Calibrating Panoramic Depth Estimation for Practical Localization and Mapping

Dept. of Electrical and Computer Engineering, Seoul National University

We propose a calibration scheme that adapts a pre-trained panoramic depth estimation network to new, unseen environments using light-weight training objectives.


The absolute depth values of surrounding environments provide crucial cues for various assistive technologies, such as localization, navigation, and 3D structure estimation. We propose that accurate depth estimated from panoramic images can serve as a powerful and light-weight input for a wide range of downstream tasks requiring 3D information. While panoramic images can easily capture the surrounding context from commodity devices, the estimated depth shares the limitations of conventional image-based depth estimation; the performance deteriorates under large domain shifts and the absolute values are still ambiguous to infer from 2D observations. By taking advantage of the holistic view, we mitigate such effects in a self-supervised way and fine-tune the network with geometric consistency during the test phase. Specifically, we construct a 3D point cloud from the current depth prediction and project the point cloud at various viewpoints or apply stretches on the current input image to generate synthetic panoramas. Then we minimize the discrepancy of the 3D structure estimated from synthetic images without collecting additional data. We empirically evaluate our method in robot navigation and map-free localization where our method shows large performance enhancements. Our calibration method can therefore widen the applicability under various external conditions, serving as a key component for practical panorama-based machine vision systems.


Why Panoramic Depth Estimation?

Given a single panorama image, panoramic depth estimation outputs a dense depth map from pre-trained neural networks. Since a full-surround 3D map is obtainable from a single neural network inference, panoramic depth estimation can enable light-weight 3D map creation.

Challenges in Panoramic Depth Estimation

One of the key challenges in panoramic depth estimation is the small size of depth-annotated panoramic datasets compared to the regular field-of-view counterparts. As a result, existing panoramic depth estimation methods fail to generalize in domain shifts that occur during deployment.

Panoramic Depth Calibration Overview

Given a network pre-trained on large number of panorama images, our calibration scheme aims to enhance its performance in new, unseen environments by training the network on a small number of test samples. Note the training does not leverage any ground-truth annotations. The calibrated network can produce more accurate 3D maps, which will be beneficial for downstream applications such as navigation.

Training Objectives (Normal and Chamfer Loss)

Our calibration scheme utilizes three loss functions. The multi-view loss functions (normal & chamfer) operate by synthesizing panoramas at random pose perturbations. Given the synthesized panoramas and their depth predictions, chamfer loss enforces the point cloud coordinates produced from the two depth maps to be similar, and normal loss additionally enforces the point cloud normals to be similar.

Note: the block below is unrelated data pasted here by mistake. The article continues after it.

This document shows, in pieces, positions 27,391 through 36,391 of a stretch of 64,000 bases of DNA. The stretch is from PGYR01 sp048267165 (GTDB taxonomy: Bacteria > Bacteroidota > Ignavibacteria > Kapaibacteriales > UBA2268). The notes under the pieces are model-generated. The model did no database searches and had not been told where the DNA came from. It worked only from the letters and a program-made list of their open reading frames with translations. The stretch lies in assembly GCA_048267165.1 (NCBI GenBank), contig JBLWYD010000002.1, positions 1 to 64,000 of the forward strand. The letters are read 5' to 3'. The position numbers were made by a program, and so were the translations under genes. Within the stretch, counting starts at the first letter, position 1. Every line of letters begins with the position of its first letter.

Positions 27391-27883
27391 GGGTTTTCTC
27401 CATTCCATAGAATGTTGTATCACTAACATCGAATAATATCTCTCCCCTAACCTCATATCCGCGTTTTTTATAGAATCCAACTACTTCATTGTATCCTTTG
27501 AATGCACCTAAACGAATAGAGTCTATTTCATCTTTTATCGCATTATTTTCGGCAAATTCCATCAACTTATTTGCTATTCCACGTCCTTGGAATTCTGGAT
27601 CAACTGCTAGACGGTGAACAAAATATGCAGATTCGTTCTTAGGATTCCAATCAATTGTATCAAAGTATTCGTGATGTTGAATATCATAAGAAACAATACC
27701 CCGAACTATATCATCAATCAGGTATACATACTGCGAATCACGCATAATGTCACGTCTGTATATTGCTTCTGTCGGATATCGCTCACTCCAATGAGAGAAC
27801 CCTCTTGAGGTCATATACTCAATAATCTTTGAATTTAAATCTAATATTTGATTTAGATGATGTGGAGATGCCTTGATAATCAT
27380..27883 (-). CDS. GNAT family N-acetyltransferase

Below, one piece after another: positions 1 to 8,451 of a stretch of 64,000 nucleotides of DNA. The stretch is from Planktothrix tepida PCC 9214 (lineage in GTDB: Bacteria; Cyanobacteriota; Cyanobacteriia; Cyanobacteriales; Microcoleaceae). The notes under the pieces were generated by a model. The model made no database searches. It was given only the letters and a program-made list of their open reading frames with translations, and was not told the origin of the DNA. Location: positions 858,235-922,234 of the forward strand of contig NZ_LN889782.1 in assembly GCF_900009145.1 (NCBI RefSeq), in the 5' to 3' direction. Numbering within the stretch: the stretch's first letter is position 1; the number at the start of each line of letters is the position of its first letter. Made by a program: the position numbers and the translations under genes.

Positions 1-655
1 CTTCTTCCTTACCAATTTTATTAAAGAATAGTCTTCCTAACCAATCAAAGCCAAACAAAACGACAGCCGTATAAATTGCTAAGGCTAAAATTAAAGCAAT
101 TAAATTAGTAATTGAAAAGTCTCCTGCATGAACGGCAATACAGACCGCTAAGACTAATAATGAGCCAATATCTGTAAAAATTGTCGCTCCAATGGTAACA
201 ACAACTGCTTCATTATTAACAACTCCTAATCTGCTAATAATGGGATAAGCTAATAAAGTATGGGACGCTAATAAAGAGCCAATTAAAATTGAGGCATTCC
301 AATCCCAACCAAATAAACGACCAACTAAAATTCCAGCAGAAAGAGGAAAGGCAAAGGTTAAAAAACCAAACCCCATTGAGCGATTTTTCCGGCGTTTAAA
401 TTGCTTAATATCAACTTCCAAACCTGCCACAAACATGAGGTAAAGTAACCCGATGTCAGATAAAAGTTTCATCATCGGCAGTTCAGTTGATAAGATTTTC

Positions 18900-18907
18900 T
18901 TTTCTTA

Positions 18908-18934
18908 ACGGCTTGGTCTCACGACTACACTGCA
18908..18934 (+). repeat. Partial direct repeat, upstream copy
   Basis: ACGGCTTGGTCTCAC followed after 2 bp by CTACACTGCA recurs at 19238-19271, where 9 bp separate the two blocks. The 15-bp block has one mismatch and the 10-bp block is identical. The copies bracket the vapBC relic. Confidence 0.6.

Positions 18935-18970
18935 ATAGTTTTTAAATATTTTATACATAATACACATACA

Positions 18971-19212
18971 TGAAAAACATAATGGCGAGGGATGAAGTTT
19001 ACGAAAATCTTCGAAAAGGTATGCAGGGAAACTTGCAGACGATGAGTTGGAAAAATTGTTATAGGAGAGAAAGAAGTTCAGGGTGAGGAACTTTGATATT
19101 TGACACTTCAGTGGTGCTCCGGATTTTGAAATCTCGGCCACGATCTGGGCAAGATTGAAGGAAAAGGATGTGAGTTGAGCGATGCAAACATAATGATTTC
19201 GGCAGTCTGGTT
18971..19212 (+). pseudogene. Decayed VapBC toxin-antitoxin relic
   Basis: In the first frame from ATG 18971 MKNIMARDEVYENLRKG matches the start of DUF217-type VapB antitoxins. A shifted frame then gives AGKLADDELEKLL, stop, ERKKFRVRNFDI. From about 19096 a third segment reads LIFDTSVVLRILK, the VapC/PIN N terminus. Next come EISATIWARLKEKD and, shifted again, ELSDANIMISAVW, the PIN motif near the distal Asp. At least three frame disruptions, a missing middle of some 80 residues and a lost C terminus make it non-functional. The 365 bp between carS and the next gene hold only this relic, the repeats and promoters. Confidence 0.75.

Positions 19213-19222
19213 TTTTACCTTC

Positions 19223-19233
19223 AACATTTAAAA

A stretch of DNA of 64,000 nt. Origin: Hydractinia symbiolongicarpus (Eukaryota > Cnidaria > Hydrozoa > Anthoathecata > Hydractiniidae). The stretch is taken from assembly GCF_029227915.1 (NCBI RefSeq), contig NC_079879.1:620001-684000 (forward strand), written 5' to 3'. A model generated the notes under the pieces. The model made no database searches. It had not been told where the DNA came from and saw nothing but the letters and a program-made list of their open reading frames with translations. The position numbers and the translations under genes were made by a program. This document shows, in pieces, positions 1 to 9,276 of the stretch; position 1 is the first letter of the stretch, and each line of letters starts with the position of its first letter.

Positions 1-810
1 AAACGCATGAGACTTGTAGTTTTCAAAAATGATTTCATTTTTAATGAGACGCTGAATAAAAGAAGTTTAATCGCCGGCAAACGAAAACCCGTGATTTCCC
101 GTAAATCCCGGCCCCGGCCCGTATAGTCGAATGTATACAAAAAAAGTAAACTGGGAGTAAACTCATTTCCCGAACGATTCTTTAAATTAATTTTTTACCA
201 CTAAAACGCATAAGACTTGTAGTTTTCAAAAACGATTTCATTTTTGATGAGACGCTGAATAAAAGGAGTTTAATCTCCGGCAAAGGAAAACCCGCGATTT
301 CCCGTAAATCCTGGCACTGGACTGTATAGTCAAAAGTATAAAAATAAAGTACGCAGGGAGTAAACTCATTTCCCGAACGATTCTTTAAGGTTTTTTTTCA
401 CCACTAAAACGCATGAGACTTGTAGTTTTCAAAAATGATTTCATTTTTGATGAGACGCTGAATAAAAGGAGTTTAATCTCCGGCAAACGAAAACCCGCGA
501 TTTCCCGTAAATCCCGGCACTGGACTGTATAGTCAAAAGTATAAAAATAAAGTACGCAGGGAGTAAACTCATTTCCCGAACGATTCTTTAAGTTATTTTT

Training Objectives (Stretch Loss)

Stretch loss further imposes depth map consistency against stretched panoramas. The loss specifically targets small or large-scale scenes, where we empirically observed depth estimation errors to largely increase compared to other sources of domain shifts. To elaborate, we synthesize panoramas at various stretch rates, and impose depth map consistencies against each stretched panorama.

Evaluation Setup

We test our calibration method on a wide variety of domain shifts that could occur in robotics or AR/VR applications. Specifically, we consider global lighting changes (image gamma, white balance, low lighting), image noises (gaussian, speckle, salt and pepper), and geometric changes (scene scale change to large/small scenes, camera rotation).

Quantitative Results

The plot shown here delineates the mean absolute error (MAE) of various adaptation methods tested in the Stanford2D-3D-S and OmniScenes datasets. Our method outperforms the baselines under the aforementioned domain shifts, with more than 10cm decrease in MAE in most cases.

Qualitative Results

Here we show qualitative results of depth estimation before and after applying our calibration scheme. Prior to calibration, depth maps are very noisy due to the salt and peppr noise shown on the left. By applying our calibration scheme, the depth maps better align with the ground-truth shown in green.

Here's an animation showing the depth estimation results obtained from our calibration scheme. While the initial depth estimation network produces noisy depth estimates, the calibration leads to enhanced depth predictions after a few training iterations.


  author    = {Kim, Junho and Lee, Eun Sun and Kim, Young Min},
  title     = {Calibrating Panoramic Depth Estimation for Practical Localization and Mapping},
  booktitle = {Proceedings of the IEEE/CVF International Conference on Computer Vision (ICCV)},
  month     = {October},
  year      = {2023},
  pages     = {8830-8840}